The Unique Worldview of Giulio Questi – Part 3
The final full-length pic is the most perplexing and impenetrable – a cinematic experiment overflowed with a huge dimension of even more unbridled surrealism which is there to confound and not to sweep the confusion away. Just like Giulio Questi’s previous two creations, Arcana was written and edited by Franco Arcalli. A presumption that Arcana is in line with Django Kill and Death Laid an Egg seems obvious, yet it is only partially true since what differs Arcana is its lack of political subtext and far more intense plunging into pure irrationalism and surrealism. Mr Questi drains subplots from significance and deprives Arcana nearly totally of lucidity of scenes witnessed by a viewer, leaving the audience forlorn and unsure of what it has seen.
Arcana – What An Appropriate Title
The movie recounts a story about a mock clairvoyant Mrs. Tarantino (Lucia Bosé) who pretends to possess psychic powers to sift her clients’ souls. Her habit of deceiving people upsets her son (Maurizio Degli Esposti) who, quite on the contrary, encompasses intangible rights of black magic and is capable of exploiting them the way he is willing to. Soon, he allows his supernatural powers to take control over the town. As a consequence, a sequence of weird events occurs, including a female vomiting with frogs as well as people acting as though they were in a trance…
“Giocatori siete voi”
Arcana (1972) initiates with a following text, (translated to):
“TO THE VIEWERS
This film is not a story. It’s a card game. This is why the beginning is not credible nor is the ending. You are the players. Play well and win.”
To comprehend this intriguing preface, we must return to the seventies and the reality of those times. Two years prior to Arcana, El Topo by Alejandro Jodorowsky had its premiere and was his first motion picture which was partially applauded by critics and having a cult following, mostly due to its association with Eastern culture and psychedelics which fitted the hippie counte rculture like a tight glove. One of its features was likewise an extreme polysemy and ambiguity and El Topo‘s meaning had to be ferreted out by every viewer on their own. In the tradition of El Topo, Questi analogously filmed Arcana which defies any simple explanation; it appeals to the mind as well as the imagination and its occurrences portrayed on the audiovisual yarn point at countless exegeses – it is up to you which one is going to work.
Questi’s highly imaginative style was now absolutely free and kept by no reins of consistent narrative or remainders of the realism. Evidently, Questi was not endowed with as big budget as Jodorowsky, but he discloses his own way of artistic articulation in suffocatingly claustrophobic underground tunnels, on the streets of Milan and bizarre spiritual sessions. Relationships between particular characters are also weird – namely, Mrs Tarantino and her son are have an incestuous relationship which is fully visible only in the version owned by Cineteca Nazionale Italiana (5) and the infant of Mrs Tarantino has a sexual interplay with one of his mother’s clients played by Tina Aumont, not to mention a dwarf rambling on something to Mrs Tarantino’s child towards the end of the movie. Graphic as it all may seem, these motifs are very vaguely drafted and mildly disturbing, although the integral edition might contain scenes of stronger sexual intensity.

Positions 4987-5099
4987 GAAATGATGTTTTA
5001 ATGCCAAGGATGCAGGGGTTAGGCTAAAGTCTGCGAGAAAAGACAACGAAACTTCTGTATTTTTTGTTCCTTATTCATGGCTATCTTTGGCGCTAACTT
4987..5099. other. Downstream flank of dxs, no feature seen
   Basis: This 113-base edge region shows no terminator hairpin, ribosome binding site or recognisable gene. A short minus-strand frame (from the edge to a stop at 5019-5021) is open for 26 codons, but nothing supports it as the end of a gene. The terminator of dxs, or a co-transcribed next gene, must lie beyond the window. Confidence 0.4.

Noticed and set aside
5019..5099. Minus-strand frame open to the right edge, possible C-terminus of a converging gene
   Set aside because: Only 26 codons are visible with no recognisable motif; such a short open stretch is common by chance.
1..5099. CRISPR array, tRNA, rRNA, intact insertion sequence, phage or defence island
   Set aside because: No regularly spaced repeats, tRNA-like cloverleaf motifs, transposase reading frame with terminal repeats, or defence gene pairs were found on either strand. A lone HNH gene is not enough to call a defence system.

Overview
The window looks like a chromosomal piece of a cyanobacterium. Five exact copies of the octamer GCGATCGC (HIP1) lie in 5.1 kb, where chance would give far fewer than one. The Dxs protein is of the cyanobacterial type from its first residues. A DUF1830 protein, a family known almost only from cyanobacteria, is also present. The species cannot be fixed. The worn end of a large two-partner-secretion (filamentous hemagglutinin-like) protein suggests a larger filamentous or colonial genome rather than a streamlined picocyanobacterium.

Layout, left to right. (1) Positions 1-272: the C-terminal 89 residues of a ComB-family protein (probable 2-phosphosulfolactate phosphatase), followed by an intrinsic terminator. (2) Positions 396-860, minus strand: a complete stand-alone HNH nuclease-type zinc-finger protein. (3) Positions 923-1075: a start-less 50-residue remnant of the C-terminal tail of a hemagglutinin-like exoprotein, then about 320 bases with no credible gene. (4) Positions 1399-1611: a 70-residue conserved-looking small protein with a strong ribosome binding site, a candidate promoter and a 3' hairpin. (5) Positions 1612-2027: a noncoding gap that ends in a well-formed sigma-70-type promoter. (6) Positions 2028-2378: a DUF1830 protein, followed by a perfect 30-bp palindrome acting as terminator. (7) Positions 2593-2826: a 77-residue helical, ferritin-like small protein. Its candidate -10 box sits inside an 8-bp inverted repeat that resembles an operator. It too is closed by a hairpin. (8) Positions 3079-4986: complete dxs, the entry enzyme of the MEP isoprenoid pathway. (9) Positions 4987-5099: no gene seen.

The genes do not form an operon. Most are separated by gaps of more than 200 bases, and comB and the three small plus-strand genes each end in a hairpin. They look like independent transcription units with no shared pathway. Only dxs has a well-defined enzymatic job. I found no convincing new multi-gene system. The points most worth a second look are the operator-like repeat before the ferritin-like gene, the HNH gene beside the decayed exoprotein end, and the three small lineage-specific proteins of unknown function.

Questi’s final opus never gained a cult status or aroused even a mild controversy during its release due to production obstacles, being exclusively shown in Italy and nowhere outside the domestic country of Arcana(6).
My thoughts and conclusions
Django Kill ranks amongst one of the most ambitious Italian westerns and offers (a great deal of putrid atmosphere) and some sadistic violence. Nowadays, DVD companies capitalise on its reputation of being “the most violent western ever made”, but I’d say it concedes this honour to its Spanish nephew Condenados a vivir (1971) which is far more savage than Questi’s film. Django Kill is extraordinarily unique, implicates an atypically outlandish as well as infernal atmosphere and exerts a huge emotional impact on its viewers by pelting them with remarkably stomach-churning sequences of pure evil. One is almost able to discern Questi’s sardonic laughter glinting through the quasi-baroque décor and the grotesque “The Unhappy Place” is carpeted with. Nonetheless, it certainly is not impeccable in terms of quality. First and foremost, its allegorical tone appears to outweigh the essential point of the story which eventually proves to be perplexity-inducing. Django Kill does not possess sufficient portion of substance to stand on its own legs and this piece of cinematic eccentricity is destined to be analysed and perceived from a special perspective, virtually through lenses of film scholars and not to be appreciated on the surface which prompts ubiquitous sense of embroilment and pointlessness. Ultimately, the accumulation of disparate symbols signifying something utterly different embarks on being slightly monotonous and Mr Questi begins to aim so high that he has no recollection of what he was after at the onset. Whilst the storytelling is relatively fast in the first half, the movie drastically drags in the middle and Questi infuses into the framing such great abundance of hints, signs and symbolism that the motion picture seems to be solely an addition to extending the entire concept and not the other way round. As far as the execution is concerned, I believe that while Questi is invariably rendering the content very propitiously artistic, some moments feel abrupt and slapdash – the portentous denouement does not look as impressive as the bombastic opening which is simultaneously one of the best scenes in the history of this genre. Overall, Django Kill is a movie which gets better with every viewing forasmuch the more we scrutinise it, the less we take notice of the plot which is inherently flawed and excessively tinged with the second level of exegesis.